Vanessa Bravo publishes article examining transnational grief among Latinos in the U.S.
The School of Communications professor analyzed the communication processes of undocumented Latino immigrants in the United States when relatives get sick or die in their countries of origin.
Vanessa Bravo, assistant professor in the School of Communications, published an article, titled “Coping with dying and deaths at home: how undocumented migrants in the United States experience the process of transnational grieving,” in the double-blind, peer-reviewed journal Mortality: Promoting the Interdisciplinary Study of Death and Dying.
According to the abstract, this qualitative study explores the way in which a group of 12 undocumented migrants from Latin America who live in the United States have experienced the process of coping with dying and with deaths in their home countries.
The paper argues that the grieving process is unique for a group like this, where the undocumented status means that the migrants cannot go back home to help the dying, support the ones left behind, or receive consolation. The sadness and guilt experienced in the process have particular characteristics when you are undocumented in a host country, and the mechanisms used to cope with the situation are different than if you are at home or away but are free to travel back and forth. One avenue for coping, for instance, is the use of communication technologies to create the illusion of “being there,” even when that is not an option.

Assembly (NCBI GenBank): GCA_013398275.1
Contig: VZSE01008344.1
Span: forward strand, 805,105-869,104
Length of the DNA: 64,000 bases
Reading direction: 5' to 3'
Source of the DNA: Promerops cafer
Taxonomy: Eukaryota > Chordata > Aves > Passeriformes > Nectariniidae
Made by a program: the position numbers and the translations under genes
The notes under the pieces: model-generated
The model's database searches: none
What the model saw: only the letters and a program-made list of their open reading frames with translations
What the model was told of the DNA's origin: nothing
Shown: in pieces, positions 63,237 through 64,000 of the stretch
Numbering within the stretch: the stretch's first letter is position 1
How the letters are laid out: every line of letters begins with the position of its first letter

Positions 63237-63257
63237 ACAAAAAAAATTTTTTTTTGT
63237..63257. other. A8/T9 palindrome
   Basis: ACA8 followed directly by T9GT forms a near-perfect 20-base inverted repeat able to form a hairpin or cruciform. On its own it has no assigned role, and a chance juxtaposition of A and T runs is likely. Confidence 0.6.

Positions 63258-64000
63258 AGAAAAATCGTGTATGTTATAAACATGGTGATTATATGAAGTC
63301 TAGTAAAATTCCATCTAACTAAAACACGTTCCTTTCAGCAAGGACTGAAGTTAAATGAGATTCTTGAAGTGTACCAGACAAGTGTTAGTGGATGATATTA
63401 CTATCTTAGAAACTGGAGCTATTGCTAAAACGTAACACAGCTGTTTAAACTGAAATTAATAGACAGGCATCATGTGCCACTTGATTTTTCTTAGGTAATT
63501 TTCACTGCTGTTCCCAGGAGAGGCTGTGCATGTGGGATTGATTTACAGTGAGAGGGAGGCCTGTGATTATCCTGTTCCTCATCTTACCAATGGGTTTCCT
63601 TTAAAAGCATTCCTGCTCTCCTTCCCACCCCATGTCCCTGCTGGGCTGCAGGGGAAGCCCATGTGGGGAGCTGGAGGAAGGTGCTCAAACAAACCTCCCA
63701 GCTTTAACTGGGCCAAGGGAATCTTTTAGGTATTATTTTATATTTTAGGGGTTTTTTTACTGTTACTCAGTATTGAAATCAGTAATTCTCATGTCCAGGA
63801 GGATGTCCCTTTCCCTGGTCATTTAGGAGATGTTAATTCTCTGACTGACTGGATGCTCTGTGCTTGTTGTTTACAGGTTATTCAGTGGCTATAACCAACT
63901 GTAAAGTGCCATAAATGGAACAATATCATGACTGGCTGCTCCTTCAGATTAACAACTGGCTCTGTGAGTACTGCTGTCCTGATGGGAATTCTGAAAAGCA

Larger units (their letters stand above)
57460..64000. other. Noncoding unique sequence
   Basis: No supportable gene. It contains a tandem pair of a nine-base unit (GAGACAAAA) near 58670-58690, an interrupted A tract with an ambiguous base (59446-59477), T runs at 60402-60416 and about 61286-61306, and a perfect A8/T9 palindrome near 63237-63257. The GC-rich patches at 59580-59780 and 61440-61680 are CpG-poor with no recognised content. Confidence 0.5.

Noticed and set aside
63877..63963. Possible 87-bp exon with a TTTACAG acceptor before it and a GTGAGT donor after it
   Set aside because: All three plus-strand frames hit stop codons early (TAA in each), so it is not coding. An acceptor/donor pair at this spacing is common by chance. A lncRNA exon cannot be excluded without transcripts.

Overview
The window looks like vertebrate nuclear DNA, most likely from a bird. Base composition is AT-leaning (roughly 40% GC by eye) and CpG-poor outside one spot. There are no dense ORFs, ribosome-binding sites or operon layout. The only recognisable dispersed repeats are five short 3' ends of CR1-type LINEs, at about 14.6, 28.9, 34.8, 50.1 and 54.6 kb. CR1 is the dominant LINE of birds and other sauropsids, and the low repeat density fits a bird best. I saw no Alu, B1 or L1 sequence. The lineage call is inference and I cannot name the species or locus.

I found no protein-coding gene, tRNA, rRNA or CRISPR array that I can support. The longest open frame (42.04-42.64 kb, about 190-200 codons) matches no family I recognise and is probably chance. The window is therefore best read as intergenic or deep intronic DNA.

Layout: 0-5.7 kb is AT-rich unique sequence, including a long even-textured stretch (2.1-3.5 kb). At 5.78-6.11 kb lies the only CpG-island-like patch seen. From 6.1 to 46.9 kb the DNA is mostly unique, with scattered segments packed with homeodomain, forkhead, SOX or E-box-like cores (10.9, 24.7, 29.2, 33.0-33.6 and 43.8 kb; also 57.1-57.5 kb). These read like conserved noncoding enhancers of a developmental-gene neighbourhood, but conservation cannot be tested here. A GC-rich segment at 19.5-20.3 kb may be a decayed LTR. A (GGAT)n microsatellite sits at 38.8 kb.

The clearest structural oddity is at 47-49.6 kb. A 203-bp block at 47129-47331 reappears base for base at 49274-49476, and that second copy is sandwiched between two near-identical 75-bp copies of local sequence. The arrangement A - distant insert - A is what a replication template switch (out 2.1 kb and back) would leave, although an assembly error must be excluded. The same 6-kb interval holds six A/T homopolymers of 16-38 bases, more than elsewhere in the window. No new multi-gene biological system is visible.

In its Methodology section, the paper reads: “This study is part of a larger qualitative project in which the author interviewed 32 undocumented migrants from Latin America (from five different countries), who live either in North Carolina or New York. Among those 32 participants, 12 North Carolina-based undocumented migrants from Mexico (six), El Salvador (three) and Costa Rica (three) have faced, at some point in the two years before the interviews took place, the situation of being in the host country while having a crisis at home: a relative in the process of dying or a close family member who passed away in the homeland. The insights from those 12 in-depth interviews, in which the topic of coping with deaths at home emerged organically, without being part of the initial questionnaire, were used to write this paper.”
With support of the Association for the Study of Death and Society, Taylor & Francis publishes Mortality: Promoting the Interdisciplinary Study of Death and Dying four times a year.
Bravo joined the School of Communications in fall 2011. In the last five years, she has authored seven peer-reviewed journal articles, two conference proceedings and two book chapters.